It’s touching to think that when Richard Donner’s Superman was released in 1978, the ads could tempt audiences with the line ”You’ll believe a man can fly.” Nearly three decades later, it’s hard to find a man in the movies who doesn’t fly. Special-effects comic-book fantasy is the atmosphere we breathe, and when you go to see Bryan Singer’s Superman Returns, it’s with the expectation that you’ll believe a man can fly, and also speed through blasts of underground fire, land a crashing airplane, and stop a bullet, in slow motion, with his left eyeball — all of which Superman does, without breaking a supersweat. He’s still a sleek marvel of fun, though, even if we now take his powers for granted.
The surprise of Superman Returns is that it isn’t a funky, ambitious conceptual reimagining, like last summer’s Batman Begins. This really is your father’s Superman; it re-creates — and updates, though just barely — the universe Donner invented. Opening with the voice of Marlon Brando as he murmurs cosmic gibberish (somewhere, he must be giggling at the way his worst performance keeps getting recycled), the movie then blasts us with those lasery blue ”X-ray vision” credits, which now look about as eye-popping as a game of Pong. John Williams’ theme music has been revived, and so has the crystal-chintz Fortress of Solitude, where Jor-El appears on those Krypton DVDs. Lex Luthor (Kevin Spacey), cue-ball-headed and deeply insecure, once again leads a fumbly team of camp thugs as he plots to be the ultimate real estate pig.
And Superman? He’s been gone for five years, having left Earth to attend to the tragic remains of his planet. It’s never clear why this would take him more than a long weekend, but at a Superman movie it’s best not to spend much time questioning the logic. What matters is that Brandon Routh, the 26-year-old unknown who took on the role that every Hollywood actor with a name turned down, has Christopher Reeve’s dimples, streaky eyebrows, prominent nose, and Olympic-gymnast facial planes, and that he plays Superman by unabashedly mimicking Reeve’s performance. As the twittery nerd Clark Kent, Routh stammers with mock anxiety, bowing his head as he pushes his glasses up with his index finger, and he’s all sexy, straight-staring chivalry as the clear-eyed, rock-chested Superman, a god too noble to be a stud, even when he’s coursing through the air with Lois Lane (Kate Bosworth) in his arms.
Routh, it must be said, isn’t nearly as nimble a comedian as the hulking yet light-footed Reeve, who made Clark a figure of fun, playing up the way this office dweeb was really an actor, and carrying a hint of that amused spark over to his portrayal of Superman as well. Routh, who actually resembles a tall, buff Jason Schwartzman, lacks that authority; he’s virtually the same age as Reeve was when Reeve first played the part, but Routh’s Superman isn’t quite a man — he’s closer to an eager adolescent. As Lois, Kate Bosworth, in wavy brown hair and a permanent expression of worry, seems more like a corporate lawyer than a sassy reporter; she’s earnest when she should be zestful. Remember the Sunset Boulevard line about how movie stars used to be — ”We had faces”? At Superman Returns, you watch Routh and Bosworth and remember back to Reeve and Margot Kidder, that witchy-lipped flirt, and you think, They had personalities!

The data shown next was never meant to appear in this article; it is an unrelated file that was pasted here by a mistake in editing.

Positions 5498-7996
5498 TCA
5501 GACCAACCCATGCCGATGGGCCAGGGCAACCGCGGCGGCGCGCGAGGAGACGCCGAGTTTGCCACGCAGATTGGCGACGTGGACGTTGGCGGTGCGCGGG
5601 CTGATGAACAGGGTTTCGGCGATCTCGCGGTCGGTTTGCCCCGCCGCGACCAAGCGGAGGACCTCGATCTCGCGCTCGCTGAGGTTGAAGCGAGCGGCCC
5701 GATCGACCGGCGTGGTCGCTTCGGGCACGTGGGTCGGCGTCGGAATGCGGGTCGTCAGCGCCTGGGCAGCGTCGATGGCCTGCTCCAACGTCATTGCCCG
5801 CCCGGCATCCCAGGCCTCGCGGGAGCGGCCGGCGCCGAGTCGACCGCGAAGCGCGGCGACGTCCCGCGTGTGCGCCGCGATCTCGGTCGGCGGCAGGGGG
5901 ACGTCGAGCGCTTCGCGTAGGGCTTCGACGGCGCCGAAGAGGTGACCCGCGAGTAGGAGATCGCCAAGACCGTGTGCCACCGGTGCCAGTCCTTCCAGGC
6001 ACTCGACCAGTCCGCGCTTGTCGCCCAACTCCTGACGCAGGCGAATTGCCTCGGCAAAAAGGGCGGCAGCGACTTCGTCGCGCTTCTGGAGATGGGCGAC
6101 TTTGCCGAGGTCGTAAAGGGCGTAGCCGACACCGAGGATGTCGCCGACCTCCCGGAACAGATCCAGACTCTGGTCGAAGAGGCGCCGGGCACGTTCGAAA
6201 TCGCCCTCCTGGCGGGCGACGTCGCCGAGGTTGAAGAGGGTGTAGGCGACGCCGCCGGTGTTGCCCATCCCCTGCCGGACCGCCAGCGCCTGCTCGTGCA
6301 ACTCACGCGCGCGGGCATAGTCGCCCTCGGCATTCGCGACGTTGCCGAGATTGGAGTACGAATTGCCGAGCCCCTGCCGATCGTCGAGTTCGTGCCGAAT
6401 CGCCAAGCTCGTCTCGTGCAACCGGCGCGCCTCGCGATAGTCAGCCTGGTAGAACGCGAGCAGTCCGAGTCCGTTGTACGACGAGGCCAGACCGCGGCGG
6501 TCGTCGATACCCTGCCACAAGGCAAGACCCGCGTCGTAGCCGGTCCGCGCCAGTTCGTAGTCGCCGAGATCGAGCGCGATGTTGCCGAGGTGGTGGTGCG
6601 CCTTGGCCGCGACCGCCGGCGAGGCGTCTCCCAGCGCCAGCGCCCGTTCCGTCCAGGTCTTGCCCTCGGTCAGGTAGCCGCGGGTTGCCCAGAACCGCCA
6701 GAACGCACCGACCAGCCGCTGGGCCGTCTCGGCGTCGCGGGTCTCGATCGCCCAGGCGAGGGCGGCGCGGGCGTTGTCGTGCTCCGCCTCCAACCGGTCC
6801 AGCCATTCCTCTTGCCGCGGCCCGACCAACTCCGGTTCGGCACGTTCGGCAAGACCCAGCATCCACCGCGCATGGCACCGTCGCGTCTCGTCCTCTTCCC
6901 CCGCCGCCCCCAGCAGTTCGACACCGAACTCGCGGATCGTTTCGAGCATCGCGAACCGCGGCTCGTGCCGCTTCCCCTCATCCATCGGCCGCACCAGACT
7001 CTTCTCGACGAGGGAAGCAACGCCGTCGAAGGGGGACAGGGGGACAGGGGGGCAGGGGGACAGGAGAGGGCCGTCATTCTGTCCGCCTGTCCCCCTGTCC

Yet Routh and Bosworth have a puppyish connection that grows on you, and it’s tapped by a shrewd romantic story. Superman Returns expands the love ”triangle” of Lois/Clark/Superman by having Lois caught between Richard (James Marsden), her spirited fiancé, and the hero she’s still craving. She also has an asthmatic kid who may just be a Supertyke. During Superman’s absence, Lois penned a Pulitzer Prize-winning editorial (”Why the World Doesn’t Need Superman”) that’s really a statement of her I-will-survive independence, and Bosworth turns Lois’ still-burning attraction to the Man of Steel into a haunted metaphor for the dream of white-knight perfection that every woman, potentially, gives up when she settles down. I wish that Superman Returns were more original, and (in its first 45 minutes) better paced, but Singer, after two X-Men films, is now a commanding orchestrator of pop spectacle. The movie gets tighter and fiercer as it goes along. Kevin Spacey, for all the hilarity of his zombie sarcasms, lends a hungry gravitas to Lex’s dreams, and as Luthor creates a crystalline fortress of megalomania, which evokes the remains of the World Trade Center, Singer does his grandest work to date. I was happy, in the end, that Superman came back, though I hope next time he does something I can hardly believe.